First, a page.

Arbovirus Studies in the Ohio-Mississippi Basin, 1964–1967

V. Trivittatus and Western Equine Encephalomyelitis Viruses

R. H. KokernotCenter for Zoonoses Research, University of Illinois, Urbana, Illinois 61801

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J. HayesCenter for Zoonoses Research, University of Illinois, Urbana, Illinois 61801

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D. H. M. ChanCenter for Zoonoses Research, University of Illinois, Urbana, Illinois 61801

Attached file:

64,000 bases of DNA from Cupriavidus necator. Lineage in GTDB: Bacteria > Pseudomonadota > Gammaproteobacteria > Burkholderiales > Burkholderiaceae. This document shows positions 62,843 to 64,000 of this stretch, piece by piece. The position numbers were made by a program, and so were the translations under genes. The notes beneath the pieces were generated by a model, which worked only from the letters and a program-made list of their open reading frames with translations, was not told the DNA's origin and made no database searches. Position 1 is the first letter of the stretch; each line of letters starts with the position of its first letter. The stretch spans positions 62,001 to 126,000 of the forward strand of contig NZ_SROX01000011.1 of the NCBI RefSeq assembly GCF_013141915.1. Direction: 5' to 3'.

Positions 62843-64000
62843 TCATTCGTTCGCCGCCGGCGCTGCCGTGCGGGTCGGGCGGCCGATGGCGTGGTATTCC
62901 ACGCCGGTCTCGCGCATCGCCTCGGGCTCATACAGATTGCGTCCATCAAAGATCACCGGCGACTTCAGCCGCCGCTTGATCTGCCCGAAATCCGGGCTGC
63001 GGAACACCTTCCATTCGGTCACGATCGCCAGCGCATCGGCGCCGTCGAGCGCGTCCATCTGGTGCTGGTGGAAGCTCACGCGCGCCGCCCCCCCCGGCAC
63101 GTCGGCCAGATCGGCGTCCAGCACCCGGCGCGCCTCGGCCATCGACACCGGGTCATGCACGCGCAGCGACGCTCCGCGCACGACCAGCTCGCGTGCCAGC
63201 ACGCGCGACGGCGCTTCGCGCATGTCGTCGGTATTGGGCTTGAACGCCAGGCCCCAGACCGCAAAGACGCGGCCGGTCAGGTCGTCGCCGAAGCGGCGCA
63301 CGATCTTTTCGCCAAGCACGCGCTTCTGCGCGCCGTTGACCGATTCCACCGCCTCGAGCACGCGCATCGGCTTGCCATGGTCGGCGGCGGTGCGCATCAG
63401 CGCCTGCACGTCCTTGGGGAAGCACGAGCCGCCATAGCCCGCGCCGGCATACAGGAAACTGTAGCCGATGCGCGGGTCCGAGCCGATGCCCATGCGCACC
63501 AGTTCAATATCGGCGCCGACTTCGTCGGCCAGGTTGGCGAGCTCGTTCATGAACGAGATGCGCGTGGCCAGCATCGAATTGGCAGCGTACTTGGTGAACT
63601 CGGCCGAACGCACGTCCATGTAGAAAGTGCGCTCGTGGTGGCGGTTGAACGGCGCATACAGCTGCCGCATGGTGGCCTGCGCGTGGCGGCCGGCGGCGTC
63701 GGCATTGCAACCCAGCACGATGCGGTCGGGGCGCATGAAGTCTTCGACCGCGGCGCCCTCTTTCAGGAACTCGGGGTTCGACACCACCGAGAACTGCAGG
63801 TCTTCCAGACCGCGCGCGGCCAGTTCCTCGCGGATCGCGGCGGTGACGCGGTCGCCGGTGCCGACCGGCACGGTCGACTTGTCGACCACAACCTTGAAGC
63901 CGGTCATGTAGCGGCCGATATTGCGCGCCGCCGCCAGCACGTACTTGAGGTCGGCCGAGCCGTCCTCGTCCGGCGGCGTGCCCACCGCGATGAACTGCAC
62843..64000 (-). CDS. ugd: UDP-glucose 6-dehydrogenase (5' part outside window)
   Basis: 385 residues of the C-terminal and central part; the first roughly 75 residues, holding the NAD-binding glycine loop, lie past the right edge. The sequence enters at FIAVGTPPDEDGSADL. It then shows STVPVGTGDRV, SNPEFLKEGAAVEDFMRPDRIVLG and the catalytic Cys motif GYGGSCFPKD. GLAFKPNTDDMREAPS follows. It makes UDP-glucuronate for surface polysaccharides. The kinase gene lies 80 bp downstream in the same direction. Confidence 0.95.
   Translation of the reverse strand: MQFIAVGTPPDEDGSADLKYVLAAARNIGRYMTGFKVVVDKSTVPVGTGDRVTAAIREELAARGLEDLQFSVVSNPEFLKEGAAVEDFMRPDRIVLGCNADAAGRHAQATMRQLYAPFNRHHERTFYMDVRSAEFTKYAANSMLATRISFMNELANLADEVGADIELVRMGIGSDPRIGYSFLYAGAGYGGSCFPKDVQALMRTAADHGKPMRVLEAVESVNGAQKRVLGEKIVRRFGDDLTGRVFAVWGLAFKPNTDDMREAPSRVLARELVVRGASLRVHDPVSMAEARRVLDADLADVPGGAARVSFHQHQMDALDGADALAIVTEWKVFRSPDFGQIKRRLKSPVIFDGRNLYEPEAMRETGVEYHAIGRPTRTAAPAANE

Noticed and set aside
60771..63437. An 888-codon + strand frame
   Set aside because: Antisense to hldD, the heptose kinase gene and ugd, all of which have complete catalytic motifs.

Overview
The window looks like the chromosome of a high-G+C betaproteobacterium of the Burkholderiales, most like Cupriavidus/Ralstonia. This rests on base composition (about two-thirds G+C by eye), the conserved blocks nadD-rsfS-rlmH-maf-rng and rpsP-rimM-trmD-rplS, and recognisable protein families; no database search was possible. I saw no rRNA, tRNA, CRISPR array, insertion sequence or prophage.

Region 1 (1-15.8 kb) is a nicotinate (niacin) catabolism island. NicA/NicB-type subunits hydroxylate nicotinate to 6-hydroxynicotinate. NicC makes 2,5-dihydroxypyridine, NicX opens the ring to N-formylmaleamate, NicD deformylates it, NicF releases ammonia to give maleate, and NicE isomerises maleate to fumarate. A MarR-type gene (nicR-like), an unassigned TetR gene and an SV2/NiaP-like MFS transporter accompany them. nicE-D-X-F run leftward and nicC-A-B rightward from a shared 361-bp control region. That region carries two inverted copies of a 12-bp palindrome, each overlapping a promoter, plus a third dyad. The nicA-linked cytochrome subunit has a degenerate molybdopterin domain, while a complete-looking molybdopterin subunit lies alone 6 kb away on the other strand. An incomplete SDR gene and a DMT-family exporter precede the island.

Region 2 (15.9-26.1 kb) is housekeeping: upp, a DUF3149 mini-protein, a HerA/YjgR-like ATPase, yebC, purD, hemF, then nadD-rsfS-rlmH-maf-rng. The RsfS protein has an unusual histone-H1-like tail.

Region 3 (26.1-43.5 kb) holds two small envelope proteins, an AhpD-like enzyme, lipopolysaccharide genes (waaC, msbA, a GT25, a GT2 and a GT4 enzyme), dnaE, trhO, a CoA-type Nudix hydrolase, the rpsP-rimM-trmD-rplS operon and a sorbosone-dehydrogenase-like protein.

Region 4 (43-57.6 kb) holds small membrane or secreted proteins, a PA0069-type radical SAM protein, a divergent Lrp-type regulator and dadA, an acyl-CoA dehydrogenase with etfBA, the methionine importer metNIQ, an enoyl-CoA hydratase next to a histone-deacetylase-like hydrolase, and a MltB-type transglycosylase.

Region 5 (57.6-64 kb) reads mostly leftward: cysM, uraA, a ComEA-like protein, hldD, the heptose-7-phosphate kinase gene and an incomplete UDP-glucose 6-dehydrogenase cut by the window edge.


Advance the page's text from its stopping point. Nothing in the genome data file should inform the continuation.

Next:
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K. R. BoydCenter for Zoonoses Research, University of Illinois, Urbana, Illinois 61801

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In the course of arbovirus studies in the Ohio-Mississippi Basin, trivittatus virus was isolated from Aedes trivittatus mosquitoes, and a strain of Western equine encephalomyelitis virus (WEE) was isolated from the brain of a horse. Surveys for the presence of trivittatus neutralizing antibody resulted in the detection of protective serum from human beings, dogs, and cottontail rabbits. Although epizootics due to WEE virus had recently involved equine populations, there was little serologic evidence to indicate that human residents of the area had been infected.

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